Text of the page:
They say the first step is admitting you have a problem and I’ll admit it—I’m a bit of a food-tv junkie.  I wouldn’t say I’m a foodie or even an amateur home cook but I am definitely a food-hobbyist.  Is that even a real thing?  I don’t know—let’s just go with it.  I enjoy spending my weekends in the kitchen experimenting with new recipes and culinary creations.  This, of course, has led me down the path of becoming a food-television junkie.  I especially love competition cooking shows and find myself actively participating in commentary much like one might expect from a sports fan during the big game.  Fortunately my dog is only slightly judgmental of my quirky habit. 

I'm not judging you but I'm totally judging you

As much as I enjoy this outlet for learning all about food and cooking (if you’re ever in need of a trivia partner who has a wealth of useless knowledge on this subject, I’m your girl) I’ve concluded that I need to significantly expand my culinary experience.  Inspired by Food Network’s, The Best Thing I Ever Ate, where celebrity chefs tell you their favorites from around the world, I decided to start a series I am calling The Best Thing I Never Ate (and yes, the grammatical inconsistency is killing me but “The Best Thing I’ve Never Eaten” just doesn’t have the same ring to it).  A couple of times a month I will select a food/ingredient I have never eaten before and will prepare it.  I’ll be blogging about these kitchen adventures here and will also be posting them to our Instagram.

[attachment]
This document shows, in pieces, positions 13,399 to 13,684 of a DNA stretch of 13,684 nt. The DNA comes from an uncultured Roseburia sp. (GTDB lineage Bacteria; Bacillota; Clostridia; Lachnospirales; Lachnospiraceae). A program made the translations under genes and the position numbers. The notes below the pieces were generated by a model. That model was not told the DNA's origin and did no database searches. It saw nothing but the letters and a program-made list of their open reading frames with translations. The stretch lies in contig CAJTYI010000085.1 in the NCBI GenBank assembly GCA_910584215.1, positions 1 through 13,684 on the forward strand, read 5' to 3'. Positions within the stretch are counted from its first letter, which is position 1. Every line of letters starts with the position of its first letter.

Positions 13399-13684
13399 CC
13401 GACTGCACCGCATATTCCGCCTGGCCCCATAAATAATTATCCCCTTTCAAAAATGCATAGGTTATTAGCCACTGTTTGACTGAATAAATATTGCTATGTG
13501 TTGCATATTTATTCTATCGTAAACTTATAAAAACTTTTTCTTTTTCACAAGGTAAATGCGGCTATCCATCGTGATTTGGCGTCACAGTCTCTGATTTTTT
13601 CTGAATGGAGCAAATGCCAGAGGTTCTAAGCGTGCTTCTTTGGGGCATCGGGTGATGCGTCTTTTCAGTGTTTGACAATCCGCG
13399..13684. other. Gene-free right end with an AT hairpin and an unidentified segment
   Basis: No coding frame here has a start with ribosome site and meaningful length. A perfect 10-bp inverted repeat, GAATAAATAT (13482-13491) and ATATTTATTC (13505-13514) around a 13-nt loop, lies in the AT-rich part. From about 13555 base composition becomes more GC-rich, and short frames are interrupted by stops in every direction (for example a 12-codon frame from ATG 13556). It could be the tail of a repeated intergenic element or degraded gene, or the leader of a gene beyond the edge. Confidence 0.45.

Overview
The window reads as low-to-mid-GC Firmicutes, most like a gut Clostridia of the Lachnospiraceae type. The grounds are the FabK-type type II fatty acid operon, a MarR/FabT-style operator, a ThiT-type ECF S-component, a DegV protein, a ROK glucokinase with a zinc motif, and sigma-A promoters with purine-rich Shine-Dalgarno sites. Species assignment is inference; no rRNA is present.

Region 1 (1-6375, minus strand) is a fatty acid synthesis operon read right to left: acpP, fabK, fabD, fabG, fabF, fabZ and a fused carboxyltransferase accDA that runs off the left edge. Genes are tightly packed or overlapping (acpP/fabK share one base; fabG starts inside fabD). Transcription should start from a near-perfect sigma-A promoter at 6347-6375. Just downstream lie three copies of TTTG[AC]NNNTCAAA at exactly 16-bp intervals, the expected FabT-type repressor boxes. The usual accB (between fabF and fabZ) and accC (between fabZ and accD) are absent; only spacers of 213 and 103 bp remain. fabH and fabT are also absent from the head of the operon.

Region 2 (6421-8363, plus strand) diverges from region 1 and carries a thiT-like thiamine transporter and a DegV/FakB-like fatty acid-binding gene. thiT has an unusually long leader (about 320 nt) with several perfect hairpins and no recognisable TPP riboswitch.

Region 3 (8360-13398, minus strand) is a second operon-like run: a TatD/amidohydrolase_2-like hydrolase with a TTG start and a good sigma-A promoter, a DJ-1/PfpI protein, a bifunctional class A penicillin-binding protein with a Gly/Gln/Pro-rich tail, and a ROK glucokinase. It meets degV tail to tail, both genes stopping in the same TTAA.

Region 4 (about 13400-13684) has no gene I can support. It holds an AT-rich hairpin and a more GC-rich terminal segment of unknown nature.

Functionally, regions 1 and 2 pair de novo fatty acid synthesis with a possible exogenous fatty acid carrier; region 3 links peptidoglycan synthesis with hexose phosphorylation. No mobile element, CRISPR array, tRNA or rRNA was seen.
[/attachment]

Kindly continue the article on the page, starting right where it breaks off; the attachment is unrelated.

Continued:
Rainbow chard is something I have heard about often while consuming food television.  I had never cooked or eaten it before but it sure is pretty—a leafy green vegetable with colorful stems in vibrant oranges, pinks, and yellow hues.